The game plan never varies for Andrews. First and foremost he wants to take away the running game and make opponents one-dimensional. That's the same game plan he had when he was Florida's defensive coordinator in the early '80s and it hasn't changed at all in the many years he's been at FSU. This season the Seminoles are ranked tenth nationally against the run, allowing only 82 yards per game.
"Mickey Andrews defense … we've been studying it for years," said Meyer, whose fourth-ranked Gators (10-1) face Florida State (6-5) in Tallahassee Saturday (12 noon, ABC-TV). "I remember when I was at Notre Dame with Bob Davie we went down there and studied them."
The Seminoles aren't going to wow you with a thousand different looks and dozens of blitz packages for every new look. What FSU does isn't all that complicated.
"It's very clear what they try to do," said Meyer. "They try to have edges to the defense. The defensive ends are cocked in --- one thing they have is great players --- but it's very succinct what they try to get done."
Andrews has been running the same system at FSU for more than 20 years. The most important requirement is speed. Florida State almost always has a defense that's among the fastest in the country. What makes the Seminoles consistently good is that they are typically as physical as they are fast.
Again, the faces change every year but the players are pretty much the same --- big, fast and aggressive.
"They recruit to it every year," said Meyer. "It's like they reload. Their linebackers are fast and physical. The aggressiveness of the defensive line separates them from a lot of defenses."
The system is based on very sound principles that don't change week to week just because each week FSU faces a new look offense. In Mickey Andrews' way of doing things, he dictates what the offense will do, not the other way around so whether it's a running team or a passing team; one that runs from a pro set or one that runs the option from a spread, the Seminoles are going to stick with the same thing that's always worked --- stuff the run, force opponents to throw the ball nearly every down and pressure the quarterback off the edge with the defensive ends and blitzes from fast linebackers.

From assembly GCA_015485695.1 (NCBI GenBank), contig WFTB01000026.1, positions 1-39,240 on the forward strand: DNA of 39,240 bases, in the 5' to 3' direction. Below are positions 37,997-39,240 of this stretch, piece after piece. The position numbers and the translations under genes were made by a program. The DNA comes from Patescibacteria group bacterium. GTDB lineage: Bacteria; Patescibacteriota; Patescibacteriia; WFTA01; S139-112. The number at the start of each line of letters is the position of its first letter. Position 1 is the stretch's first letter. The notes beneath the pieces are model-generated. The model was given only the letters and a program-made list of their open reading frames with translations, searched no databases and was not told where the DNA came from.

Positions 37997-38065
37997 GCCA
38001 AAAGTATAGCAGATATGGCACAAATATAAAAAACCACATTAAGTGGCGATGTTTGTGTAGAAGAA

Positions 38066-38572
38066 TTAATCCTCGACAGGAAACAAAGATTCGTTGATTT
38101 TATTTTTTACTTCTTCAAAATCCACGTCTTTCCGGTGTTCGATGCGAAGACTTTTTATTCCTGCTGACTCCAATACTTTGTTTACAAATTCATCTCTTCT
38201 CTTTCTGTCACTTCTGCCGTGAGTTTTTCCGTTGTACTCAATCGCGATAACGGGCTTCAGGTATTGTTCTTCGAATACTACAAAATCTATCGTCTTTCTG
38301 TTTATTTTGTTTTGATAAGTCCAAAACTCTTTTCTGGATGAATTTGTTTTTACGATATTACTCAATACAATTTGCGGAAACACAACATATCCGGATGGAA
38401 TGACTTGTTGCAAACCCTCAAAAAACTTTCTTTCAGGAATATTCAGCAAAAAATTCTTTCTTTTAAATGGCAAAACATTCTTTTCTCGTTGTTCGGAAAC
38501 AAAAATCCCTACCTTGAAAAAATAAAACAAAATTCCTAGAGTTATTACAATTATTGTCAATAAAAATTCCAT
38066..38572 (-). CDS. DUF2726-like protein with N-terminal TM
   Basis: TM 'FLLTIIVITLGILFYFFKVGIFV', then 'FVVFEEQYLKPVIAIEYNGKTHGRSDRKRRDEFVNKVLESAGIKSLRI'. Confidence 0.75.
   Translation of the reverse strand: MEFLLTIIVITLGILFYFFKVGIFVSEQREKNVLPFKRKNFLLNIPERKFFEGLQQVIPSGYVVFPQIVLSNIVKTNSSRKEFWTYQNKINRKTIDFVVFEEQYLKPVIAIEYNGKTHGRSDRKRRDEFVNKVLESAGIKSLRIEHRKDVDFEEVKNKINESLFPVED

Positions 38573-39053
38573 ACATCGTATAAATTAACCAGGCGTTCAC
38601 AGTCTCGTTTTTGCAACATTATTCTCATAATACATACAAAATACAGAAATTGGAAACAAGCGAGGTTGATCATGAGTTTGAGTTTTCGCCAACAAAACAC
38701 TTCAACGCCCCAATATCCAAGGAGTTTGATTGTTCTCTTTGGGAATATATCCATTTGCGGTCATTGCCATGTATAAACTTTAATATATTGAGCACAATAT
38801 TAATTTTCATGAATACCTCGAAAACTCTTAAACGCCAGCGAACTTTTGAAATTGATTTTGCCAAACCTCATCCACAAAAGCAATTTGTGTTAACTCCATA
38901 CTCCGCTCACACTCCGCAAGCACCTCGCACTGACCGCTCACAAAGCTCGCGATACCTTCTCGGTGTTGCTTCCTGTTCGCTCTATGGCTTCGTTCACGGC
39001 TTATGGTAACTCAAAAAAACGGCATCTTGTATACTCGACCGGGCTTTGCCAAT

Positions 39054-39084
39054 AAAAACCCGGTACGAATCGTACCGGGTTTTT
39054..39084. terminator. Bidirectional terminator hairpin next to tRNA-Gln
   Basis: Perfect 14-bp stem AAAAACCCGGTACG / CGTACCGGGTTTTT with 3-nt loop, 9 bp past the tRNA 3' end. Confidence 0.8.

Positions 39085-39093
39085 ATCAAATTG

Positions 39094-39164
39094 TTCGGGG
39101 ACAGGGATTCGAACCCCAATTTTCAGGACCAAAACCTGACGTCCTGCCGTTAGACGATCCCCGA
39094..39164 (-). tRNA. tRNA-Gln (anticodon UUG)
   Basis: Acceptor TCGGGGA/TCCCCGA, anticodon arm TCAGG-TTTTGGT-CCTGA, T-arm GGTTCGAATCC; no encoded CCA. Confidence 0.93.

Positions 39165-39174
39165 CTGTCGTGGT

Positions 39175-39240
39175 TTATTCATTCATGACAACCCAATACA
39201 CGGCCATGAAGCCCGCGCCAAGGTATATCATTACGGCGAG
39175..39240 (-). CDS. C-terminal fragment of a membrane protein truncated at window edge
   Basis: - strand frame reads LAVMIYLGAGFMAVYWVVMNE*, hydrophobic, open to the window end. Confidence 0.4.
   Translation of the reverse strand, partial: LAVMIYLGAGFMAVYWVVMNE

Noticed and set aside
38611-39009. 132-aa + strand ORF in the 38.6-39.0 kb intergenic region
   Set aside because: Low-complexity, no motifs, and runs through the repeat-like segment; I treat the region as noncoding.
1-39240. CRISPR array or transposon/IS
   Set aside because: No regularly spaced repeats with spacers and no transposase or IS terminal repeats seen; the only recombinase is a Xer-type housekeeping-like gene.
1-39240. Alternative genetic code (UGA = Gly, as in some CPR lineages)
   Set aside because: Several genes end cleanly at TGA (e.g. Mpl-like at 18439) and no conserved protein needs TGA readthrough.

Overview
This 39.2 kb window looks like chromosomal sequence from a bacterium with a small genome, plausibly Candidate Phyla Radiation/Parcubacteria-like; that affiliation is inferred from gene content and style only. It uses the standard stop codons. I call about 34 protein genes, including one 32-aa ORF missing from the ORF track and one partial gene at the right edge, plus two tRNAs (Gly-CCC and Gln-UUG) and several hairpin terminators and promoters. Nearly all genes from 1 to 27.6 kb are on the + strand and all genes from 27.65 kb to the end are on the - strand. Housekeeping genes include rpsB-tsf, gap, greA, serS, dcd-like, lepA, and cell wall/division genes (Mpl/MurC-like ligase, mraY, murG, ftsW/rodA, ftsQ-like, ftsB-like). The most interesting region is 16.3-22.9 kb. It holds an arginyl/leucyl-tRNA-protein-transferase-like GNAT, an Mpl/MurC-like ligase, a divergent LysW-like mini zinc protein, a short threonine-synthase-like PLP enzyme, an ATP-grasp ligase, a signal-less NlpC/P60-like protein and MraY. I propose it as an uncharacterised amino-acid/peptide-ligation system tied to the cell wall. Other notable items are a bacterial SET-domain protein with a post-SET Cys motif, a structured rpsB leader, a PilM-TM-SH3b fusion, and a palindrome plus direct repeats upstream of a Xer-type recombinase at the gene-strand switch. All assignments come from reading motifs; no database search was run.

For any team that plays the Seminoles, goal number one is to protect the quarterback. That's the challenge this week for a Florida offensive line that has made huge strides this season. The Gators have given up 19 sacks, a vast improvement over last year when the Gators gave up 33.
The Gators are playing with four new starters on the offensive line and the only returnee, center Steve Rissler, played guard last year. The situation got complicated back in August when redshirt freshman Ronnie Wilson fractured an ankle, forcing Drew Miller, a part-time starter at guard last year, to move from right tackle where he was looking very good back to guard. Miller has played very well at guard, joining Rissler and left tackle Phil Trautwein as Florida's three most consistent offensive linemen.
The Gators will need the offensive line to play with great consistency Saturday against the Seminole defense.
"That [offensive line] certainly was our weakest area for quite awhile because I thought we were overmatched in certain games but other times they've played very well," said Meyer. "We need a great effort in this game and I think we'll get it."